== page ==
Jesy Nelson: Odd One Out – The DVDfever Review – BBC Three

Jesy Nelson: Odd One Out Jesy Nelson: Odd One Out tells of the pop star’s time from 2011 onwards when she was put into the band Little Mix on X-Factor.

All four of them were told they HAD to have social media accounts, and while it can be used for good, she soon discovered “everyone had an opinion on me” and she was bombarded with a ton of ‘hate mail’ but in the form of tweets, which have severely affected her, and how these comments have stuck with her, such as “You’re fat, and you look like a chipmunk”. But she shouldn’t let them.

This is the kind of thing kids come out with at school, and now they can do it anonymously. And kids can be complete bastards, because they are feral kids with shit parents and they need a good slap, but their parents won’t do this.

There are some weird fuckers out there. Katie Hopkins is a given, as we’ve seen on this documentary, but I’ve come across them, too, such as the one I’ve documented before who goes by the pseudonym of Robney McPlum. I’ve no idea why he’s doing this, or what he wants, but he’s dedicated ten years of his life to creating numerous social media accounts to contact me, I’ll just block them, and if he posts on my website, I’ll just delete them and block him. I’m not responding to that pathetic excuse for a human being.

Jesy Nelson also talks about the time she was told she should go on antidepressants, and refused them. I can’t see any positive to them. After my well-docmented experience with Mark Pollard, I tried them. After four days, I withdrew from them completely. I understand you need to give them a couple of weeks to bed in, and for your body to get used to them, but after four days, I was going for job interviews and the low point came at that point when I realised how much they were screwing with my body, following the next 15 minutes I spent on the toilet in Manchester Piccadilly Station, and they are toilets which (a) charge a fortune to be used, and (b) are even worse than the ones you’ll see in Trainspotting.

To me, the answer to overcoming this time was to find what made me happy. Put on a comedy programme or film that will make you laugh. Put on a song that you’ll enjoy. DO NOT rely on tablets to prop you up. They will NOT.

Two of the best examples I’ve come across with how to deal with cyberbullies are first with the example of Labour MP Stella Creasy. When she receives abuse, she simply responds with a picture of a flower, and then blocks them. Also, from the Maisie Williams Channel 4 one-off drama Cyberbully, she found the solution to dealing with the one she encountered was simply: close the laptop.

These bastards want a reaction. Do not give them a reaction.

Jesy also meets the parents of 16-year-old Sian Waterhouse, who took her own life following the bullying she received on social media, and how the bullies also created a fake account in her name – after she had died – pretending to *be* her. You have to be a sick bastard to behave like that.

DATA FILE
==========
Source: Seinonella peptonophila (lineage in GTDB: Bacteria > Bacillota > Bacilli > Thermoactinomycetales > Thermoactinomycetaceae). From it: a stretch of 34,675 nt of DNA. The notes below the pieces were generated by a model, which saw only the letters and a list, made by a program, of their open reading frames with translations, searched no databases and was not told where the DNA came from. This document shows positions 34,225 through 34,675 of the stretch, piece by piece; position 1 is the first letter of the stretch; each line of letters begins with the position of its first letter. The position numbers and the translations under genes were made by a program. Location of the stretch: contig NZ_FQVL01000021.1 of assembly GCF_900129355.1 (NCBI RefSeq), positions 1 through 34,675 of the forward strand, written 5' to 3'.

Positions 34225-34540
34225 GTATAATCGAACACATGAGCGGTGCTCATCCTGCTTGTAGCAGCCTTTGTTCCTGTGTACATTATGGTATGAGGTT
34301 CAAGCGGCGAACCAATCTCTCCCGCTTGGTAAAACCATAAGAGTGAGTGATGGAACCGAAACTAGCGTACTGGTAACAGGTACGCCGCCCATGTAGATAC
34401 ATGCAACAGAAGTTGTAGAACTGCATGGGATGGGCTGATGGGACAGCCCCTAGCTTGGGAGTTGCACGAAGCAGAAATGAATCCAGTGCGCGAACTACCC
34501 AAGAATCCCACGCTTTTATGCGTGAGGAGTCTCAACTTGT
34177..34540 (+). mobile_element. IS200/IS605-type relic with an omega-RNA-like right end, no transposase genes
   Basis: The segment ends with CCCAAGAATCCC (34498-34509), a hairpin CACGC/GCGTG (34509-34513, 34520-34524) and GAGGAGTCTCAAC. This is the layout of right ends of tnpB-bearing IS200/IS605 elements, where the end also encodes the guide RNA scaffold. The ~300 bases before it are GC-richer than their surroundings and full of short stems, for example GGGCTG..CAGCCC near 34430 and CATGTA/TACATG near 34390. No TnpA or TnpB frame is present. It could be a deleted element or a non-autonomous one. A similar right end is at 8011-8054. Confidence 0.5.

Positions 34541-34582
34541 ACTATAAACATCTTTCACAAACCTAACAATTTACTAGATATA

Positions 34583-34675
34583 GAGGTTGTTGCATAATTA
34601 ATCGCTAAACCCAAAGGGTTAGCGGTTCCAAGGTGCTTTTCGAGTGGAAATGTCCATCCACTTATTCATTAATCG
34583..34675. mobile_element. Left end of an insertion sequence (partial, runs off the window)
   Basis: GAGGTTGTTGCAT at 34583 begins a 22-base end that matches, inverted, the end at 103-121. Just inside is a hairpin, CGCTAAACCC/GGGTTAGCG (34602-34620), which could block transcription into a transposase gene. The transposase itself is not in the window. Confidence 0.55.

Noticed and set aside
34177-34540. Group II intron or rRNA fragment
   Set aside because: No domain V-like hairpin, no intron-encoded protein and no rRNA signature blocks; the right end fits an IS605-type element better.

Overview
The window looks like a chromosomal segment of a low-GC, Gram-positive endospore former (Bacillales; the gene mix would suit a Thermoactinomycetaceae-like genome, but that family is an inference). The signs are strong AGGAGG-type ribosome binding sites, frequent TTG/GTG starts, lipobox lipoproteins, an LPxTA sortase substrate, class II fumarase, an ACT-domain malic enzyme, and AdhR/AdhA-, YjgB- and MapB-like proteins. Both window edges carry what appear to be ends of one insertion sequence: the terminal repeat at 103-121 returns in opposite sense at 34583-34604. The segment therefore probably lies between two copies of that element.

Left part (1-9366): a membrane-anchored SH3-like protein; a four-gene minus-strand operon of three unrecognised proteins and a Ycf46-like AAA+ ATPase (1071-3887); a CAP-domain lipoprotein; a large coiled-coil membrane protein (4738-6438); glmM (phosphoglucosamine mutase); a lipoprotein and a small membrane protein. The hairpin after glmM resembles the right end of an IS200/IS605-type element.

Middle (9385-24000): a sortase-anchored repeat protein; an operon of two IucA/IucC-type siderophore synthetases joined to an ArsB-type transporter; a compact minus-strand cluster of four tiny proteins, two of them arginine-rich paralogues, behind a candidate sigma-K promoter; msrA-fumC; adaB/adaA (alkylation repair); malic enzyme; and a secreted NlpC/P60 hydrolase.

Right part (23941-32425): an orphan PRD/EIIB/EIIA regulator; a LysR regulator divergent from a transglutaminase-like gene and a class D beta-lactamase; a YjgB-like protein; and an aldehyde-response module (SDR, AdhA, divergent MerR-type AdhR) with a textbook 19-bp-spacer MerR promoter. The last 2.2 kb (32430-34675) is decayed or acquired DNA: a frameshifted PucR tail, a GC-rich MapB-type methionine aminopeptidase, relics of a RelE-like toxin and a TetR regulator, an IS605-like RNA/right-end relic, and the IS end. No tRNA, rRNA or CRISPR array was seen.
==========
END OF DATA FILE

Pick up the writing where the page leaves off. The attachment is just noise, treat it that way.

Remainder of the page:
In fact, I often wish the bullies would just make themselves disappear off the planet before they started their behaviour. No-one would miss them.

But then, these bullies are not right in the head. And as Jesy says about Katie Hopkins, and the same also goes for my long-term stalker – these individuals have children, and how would they feel it if THEY were subject to the same trolling? But, like I said, they’re not right in the head.

This documentary also takes in a workshop started up by a young woman called Hannah who was bullied from a young age, body image specialist Liz Richie, as well as Jesy’s boyfriend, Chris, and they look like a lovely couple, so more power to them.

When it comes to social media, it’s been around for around 13 years by now, and I agree that it should be regulated. After all this time, it’s mostly just a distraction and little else. It has some good points, such as how you can get advice from other people in the same way that forums used to do – but forums have now died off as a result. However, platforms like Facebook and Twitter haven’t got the staff to deal with it, and the best thing you can do in the meantime is report trolling to the police. Get it logged with them at the very least.

The time has definitely come that you should require photo ID to open a social media account. Beyond this, you get a “three strikes and you’re out” rule. If you fuck up, then your social media priviliges are revoked. However, these companies don’t have the manpower for this sort of thing, so they’ll just shove it under the carpet. In cases like that, perhaps they just shouldn’t be allowed to exist.

In addition to all the social media issues, being a pop star must be one of the oddest jobs to have. A lot of people will think it’s the dream job, but when I watched the Whitney Houston documentary Can I Be Me?, it made me think – you’re up on stage one night, belting out your hits to thousands of people, with them all focused on you… but the next morning, you’ll still be back at home, on your own, doing the washing up. That must be one hell of a comedown.

Jesy Nelson: Odd One Out is essential viewing in this age of social media, and since this documentary first aired on Thursday, it has been rightly praised and there’s also talk of showing it in schools. The programme is almost an hour long and I agree that it would be perfect to show it in schools. Get it seen by ALL children, because that’s where the bullies start, and where they should stop.

I hope this programme is the start of something good happening.

Jesy Nelson: Odd One Out is available now on the BBC iPlayer.

Jesy Nelson: Why I Made ‘Odd One Out’

Score: 10/10

Director: Adam Goodall
Producers: Candace Davies, Adam Goodall

Jesy Nelson
Jan Nelson
Jade Nelson
Perrie Edwards
Leigh-Anne Pinnock
Jade Thirlwall
Ann and Pud Waterhouse
The Diana Award
Chris Hughes
Heidi North
Aaron Carlo
James Silk